He could have helped them by saying something like this:

"We will continue to ignore political and economic forecasts which are expensive distractions for many investors and businessmen. Thirty years ago, no could have foreseen the huge expansion of the Vietnam War, wage and price controls, two oil shocks, the resignation of a president, the dissolution of the Soviet Union, a one-day drop in the Dow of 508 points or a Treasury Bill yields fluctuating between 2.8% and 17.4%.

but surprise--none of these blockbuster events ever made the slightest dent in Ben Graham's investment principles...Fear is the foe of the faddist, but the frined of the fundamentalist.

A different set of major shocks is sure to occur in the next 30 years. We will neither try to predict these nor profit from them." Warren Buffett and Lawrence Cunningham, Essays of Warren Buffett.

He did say something like: "Diversification is insurance against ignorance. Why put money in your tenth best idea and not your first or second". This is commonly said by Buffett and especially Munger.

If anyone was rude, it was Investment News in my opinion for obviously have two interviewers who based upon their redundant questions regarding leverage and short selling have not one iota of knowledge or understanding of the true value style of investment. These guys you can almost hear in the back of your mind are the ones that yell in the back ground at Jim Cramer events 'Hell, yah. Boo Yah Your the man Jimmy Boy."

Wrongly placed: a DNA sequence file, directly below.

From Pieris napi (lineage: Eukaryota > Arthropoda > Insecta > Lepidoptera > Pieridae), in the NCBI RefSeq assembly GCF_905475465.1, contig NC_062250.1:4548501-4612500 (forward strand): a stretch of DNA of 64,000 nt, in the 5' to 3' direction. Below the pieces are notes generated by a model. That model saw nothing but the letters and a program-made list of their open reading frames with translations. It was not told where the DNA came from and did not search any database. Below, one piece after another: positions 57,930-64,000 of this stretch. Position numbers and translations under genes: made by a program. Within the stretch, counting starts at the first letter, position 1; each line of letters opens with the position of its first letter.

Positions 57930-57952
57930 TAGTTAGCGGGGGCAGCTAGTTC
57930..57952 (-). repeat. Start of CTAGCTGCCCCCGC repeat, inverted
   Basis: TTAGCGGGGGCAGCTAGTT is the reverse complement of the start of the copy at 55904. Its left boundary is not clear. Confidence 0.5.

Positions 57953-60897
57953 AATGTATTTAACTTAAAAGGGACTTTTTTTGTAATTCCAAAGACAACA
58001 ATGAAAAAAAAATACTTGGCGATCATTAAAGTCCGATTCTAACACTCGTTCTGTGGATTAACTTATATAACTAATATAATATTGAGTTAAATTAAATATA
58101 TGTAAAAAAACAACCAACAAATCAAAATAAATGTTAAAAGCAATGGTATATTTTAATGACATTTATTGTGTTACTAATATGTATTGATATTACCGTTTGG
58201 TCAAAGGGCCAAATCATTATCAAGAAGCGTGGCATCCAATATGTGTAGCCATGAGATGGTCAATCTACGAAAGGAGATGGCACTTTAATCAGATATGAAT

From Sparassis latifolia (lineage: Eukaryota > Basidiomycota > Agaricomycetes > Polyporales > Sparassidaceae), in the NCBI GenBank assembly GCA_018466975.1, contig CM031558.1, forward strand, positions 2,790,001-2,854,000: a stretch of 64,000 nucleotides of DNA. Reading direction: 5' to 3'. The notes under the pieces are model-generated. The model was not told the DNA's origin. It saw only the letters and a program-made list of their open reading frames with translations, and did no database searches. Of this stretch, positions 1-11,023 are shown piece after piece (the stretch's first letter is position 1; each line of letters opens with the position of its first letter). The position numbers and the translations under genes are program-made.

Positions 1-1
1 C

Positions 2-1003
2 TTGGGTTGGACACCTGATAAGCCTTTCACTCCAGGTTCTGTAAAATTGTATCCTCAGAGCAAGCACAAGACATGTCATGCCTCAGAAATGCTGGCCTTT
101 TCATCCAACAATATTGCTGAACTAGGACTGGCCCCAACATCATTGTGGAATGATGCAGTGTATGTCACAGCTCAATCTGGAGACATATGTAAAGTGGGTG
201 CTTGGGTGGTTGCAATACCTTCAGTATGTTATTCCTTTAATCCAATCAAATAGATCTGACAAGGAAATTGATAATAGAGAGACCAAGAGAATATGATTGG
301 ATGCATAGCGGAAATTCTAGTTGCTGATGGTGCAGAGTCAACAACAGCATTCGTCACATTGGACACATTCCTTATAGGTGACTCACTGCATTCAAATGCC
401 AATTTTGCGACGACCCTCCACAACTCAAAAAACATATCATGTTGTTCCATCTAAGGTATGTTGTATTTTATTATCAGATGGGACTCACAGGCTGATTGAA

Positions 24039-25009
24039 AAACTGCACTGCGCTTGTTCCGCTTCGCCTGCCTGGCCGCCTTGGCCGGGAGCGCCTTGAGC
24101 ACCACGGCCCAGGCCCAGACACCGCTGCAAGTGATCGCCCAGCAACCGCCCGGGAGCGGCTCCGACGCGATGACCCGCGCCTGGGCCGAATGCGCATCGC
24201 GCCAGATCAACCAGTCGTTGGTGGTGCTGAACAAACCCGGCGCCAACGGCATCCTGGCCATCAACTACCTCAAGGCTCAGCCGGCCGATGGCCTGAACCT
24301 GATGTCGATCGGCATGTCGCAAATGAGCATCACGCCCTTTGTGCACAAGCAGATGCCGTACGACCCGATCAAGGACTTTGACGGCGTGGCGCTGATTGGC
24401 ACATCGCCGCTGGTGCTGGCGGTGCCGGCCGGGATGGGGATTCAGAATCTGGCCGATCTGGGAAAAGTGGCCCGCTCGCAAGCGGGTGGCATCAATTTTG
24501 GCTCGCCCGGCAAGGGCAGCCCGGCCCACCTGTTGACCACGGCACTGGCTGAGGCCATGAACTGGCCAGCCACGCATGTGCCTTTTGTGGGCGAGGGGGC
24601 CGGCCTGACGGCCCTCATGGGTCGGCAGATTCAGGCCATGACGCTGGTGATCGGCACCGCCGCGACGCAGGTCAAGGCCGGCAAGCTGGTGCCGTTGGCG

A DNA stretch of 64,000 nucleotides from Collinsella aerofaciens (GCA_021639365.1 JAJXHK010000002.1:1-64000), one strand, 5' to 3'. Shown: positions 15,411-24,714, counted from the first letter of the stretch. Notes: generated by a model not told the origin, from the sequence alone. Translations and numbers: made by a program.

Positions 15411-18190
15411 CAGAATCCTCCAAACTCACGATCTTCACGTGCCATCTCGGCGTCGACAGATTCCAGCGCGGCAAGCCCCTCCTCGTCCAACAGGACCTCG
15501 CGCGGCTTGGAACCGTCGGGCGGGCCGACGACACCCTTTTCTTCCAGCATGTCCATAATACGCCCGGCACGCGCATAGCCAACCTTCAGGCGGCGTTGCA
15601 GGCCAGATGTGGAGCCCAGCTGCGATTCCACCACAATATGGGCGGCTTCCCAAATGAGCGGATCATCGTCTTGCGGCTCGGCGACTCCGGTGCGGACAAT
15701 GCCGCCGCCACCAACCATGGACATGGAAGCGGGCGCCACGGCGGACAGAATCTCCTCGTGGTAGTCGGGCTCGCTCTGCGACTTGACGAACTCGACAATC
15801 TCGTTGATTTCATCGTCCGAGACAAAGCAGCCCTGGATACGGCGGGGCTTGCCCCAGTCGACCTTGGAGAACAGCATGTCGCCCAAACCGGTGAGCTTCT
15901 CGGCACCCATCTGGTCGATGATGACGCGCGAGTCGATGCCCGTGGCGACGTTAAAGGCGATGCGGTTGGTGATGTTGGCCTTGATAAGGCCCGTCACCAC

What is valuable is you could see that most investors as Buffett has said, demonstrated, and written about just don't get value investing or should I say as most of us know "Business Investing" versus speculating.

Bruce was nice and did tell them where he was looking more than once. He looks at "stressed out areas". If anybody can't figure out what the stressed out areas are in this market, then run and definitely invest with Bruce.

As far as a stock pick, no he didn't give one directly, but if you listen closely you could speculate that Wells Fargo just maybe in his cross hairs.

I thought he was great. Someday people will understand that systemic risks are far more dangerous that firm specific risk.

Go Bruce!!!

buffetteer17
Buffetteer17 premium member - 6 years ago
A confession and a new year's resolution.

I've been a fan of leverage, mostly margin debt, but also some use of LEAPs versus stock, as I've stated before several times in this forum. Lately, I've let my amount of margin debt run up to about 35% of The Portfolio. This happened incrementally and somewhat unconsciously, as I was averaging down on what I considered (and still consider) great bargains. The consequences have been disasterous to my returns. The Portfolio as of 1/18/08 is sitting at a total return since inception of 6%. Just three months ago, it was at 30%. Without the leverage of margin debt, the return still would have been down precipitously, perhaps to 10-12% (I haven't done the calculation).